My brother and I woke up on Christmas morning 1977, ages five and six, wide eyed and astonished. We had just arrived in Johannesburg, South Africa from snowy New York City. It was suddenly the middle of summer, the garden was lush and green, and there was a sparkling pool outside our window beckoning us. All year we had dreamed of our new life in Africa, imagining giraffes and zebras roaming the streets. And here we were; our pale skin quickly getting sunburned.
South Africa seemed like a paradise to us children. But it didn't take long for the ugly reality to seep through.
The death of Nelson Mandela last week brought back a flood of memories of my family's short time in apartheid South Africa, when my father was assigned there as a journalist from 1977-1979. Mandela himself was in jail at the time, serving a life sentence (he was released in 1990). International opinion was turning against the apartheid regime in the late 70s and internal discontent was growing.
The situation was increasingly volatile and untenable.
Although we heard bits and pieces at the dinner table, the tensions seemed far away to us children. We lived in a comfortable white cocoon, with swimming pools, tennis matches, and long "braais" (the Afrikaner tradition of barbecue) with neighbors on the patio. At school, dressed in a natty uniform with a straw boater, I learned about the Boer trekkers and how to speak Afrikaans.
But Johannesburg in the 70s was a dangerous place. Our house was surrounded by a high wall and locked gate and our guard dog scared off several would-be thieves.
Our beloved Zulu housekeeper, Glenrose, lived in the small maid's quarters behind our house, separated from her own children who lived hours away in the townships. It was Glenrose who opened our eyes, gently telling us about her life and her reality.
When she took us shopping and on errands we would sit with her on the black bench at the black stop for the black bus that took us to the black stores. We could be with her, but she couldn't be with us at the "whites only" places. She told us about her family and asked us questions about America. Could black people really mix freely with white people in the United States? We nodded yes, uncomprehendingly.
I was lucky to attend a school run by a group of feisty and brave Irish Catholic nuns, who took great risks by insisting on busing in a small group of black children every day from the townships. The girls sat huddled together in class, clearly ill at ease (especially during our mandatory swim lessons when the white girls swam laps around them), but the nuns treated us all alike and encouraged our interaction.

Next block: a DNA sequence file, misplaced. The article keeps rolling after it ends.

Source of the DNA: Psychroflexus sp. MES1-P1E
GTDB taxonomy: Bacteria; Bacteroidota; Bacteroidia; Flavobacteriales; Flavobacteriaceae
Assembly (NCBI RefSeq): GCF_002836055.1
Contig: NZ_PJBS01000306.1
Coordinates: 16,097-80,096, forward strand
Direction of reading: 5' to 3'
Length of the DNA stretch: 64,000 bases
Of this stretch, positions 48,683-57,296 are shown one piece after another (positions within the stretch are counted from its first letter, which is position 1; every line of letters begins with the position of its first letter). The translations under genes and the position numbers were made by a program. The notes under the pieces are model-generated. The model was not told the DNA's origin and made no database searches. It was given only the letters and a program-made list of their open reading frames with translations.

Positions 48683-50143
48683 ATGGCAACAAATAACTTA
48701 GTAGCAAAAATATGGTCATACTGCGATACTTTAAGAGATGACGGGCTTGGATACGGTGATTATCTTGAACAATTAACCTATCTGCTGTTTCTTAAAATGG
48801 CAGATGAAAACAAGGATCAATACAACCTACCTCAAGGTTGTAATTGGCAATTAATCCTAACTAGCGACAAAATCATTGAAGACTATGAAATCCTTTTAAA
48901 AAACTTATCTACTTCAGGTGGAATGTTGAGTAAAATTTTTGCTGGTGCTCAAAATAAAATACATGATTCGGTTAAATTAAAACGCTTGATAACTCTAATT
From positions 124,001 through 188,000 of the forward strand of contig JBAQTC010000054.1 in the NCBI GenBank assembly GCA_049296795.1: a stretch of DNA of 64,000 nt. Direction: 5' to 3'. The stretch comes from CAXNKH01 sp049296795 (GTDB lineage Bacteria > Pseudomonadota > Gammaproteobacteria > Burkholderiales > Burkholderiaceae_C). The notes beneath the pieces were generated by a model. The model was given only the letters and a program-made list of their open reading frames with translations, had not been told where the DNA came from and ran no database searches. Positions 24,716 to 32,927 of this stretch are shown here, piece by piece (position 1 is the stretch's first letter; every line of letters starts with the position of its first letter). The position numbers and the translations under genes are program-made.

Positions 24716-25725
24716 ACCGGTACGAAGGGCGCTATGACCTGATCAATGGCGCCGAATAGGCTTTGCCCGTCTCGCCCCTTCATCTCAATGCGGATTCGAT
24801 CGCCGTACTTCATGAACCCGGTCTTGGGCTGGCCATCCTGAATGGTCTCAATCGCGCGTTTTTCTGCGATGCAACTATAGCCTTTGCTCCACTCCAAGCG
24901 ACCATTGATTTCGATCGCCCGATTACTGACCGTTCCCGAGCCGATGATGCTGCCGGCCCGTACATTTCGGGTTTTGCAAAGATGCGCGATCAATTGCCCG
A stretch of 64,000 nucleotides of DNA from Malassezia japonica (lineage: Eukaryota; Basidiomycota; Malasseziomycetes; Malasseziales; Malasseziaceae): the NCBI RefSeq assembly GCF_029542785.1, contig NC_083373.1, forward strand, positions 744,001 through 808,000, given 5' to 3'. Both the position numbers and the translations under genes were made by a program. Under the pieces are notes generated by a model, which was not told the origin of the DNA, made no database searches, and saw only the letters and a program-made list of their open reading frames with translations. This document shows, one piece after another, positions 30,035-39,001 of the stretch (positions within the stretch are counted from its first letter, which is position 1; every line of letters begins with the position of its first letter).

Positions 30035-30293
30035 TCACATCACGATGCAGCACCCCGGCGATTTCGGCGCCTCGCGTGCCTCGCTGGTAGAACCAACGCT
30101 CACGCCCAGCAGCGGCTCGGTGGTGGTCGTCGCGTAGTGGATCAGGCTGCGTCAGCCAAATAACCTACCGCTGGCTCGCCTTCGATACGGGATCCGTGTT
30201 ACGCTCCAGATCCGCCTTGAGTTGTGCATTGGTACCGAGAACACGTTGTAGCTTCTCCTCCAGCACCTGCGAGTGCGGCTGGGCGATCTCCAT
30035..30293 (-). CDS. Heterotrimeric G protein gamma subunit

Sadly, one of my African classmates drowned accidently in a pool. We were all invited to the funeral in Soweto. On the day of the service, only a handful of white families showed up. There was weeping at the enormous packed church, but there was also resolve as everyone lifted their voices and swayed together in song.
The church where we gathered, one of the largest Roman Catholic churches in South Africa, was a central gathering place for meetings in Soweto and was called the "people's church." There had been a student uprising in Soweto just a year earlier, in 1976, that had ended in terrible bloodshed. In 1977 activist Steven Biko was beaten to death in detention, sparking anger and international condemnation. In the late 70s, labor union protests gathered steam and churches increasingly started joining the movement.
P.W. Botha, who became prime minster in 1978, was fearful about the rise of communist revolutionaries. Ronald Reagan and Margaret Thatcher shared his worry and initially followed a "constructive engagement" policy with the Botha regime -- but anti-apartheid and divestment movements gained strength in the United States and Europe in the 1980s and soon South Africa became ostracized and isolated.
The rest is history, with Nelson Mandela playing an outsized and inspirational role in South Africa's peaceful and inclusive transition. When we heard the news of his death last week, I shared my memories of South Africa with my children, who are not much older that I was then. Their eyes widened at my descriptions -- and as I remembered that period of cruel segregation, I too was shocked anew.
As a white American in 70s South Africa I was advantaged and fortunate. But the memory of those "whites only" signs haunts me today. It is hard to imagine this was reality during our lifetimes. Hopefully Mandela's legacy of reconciliation will live on.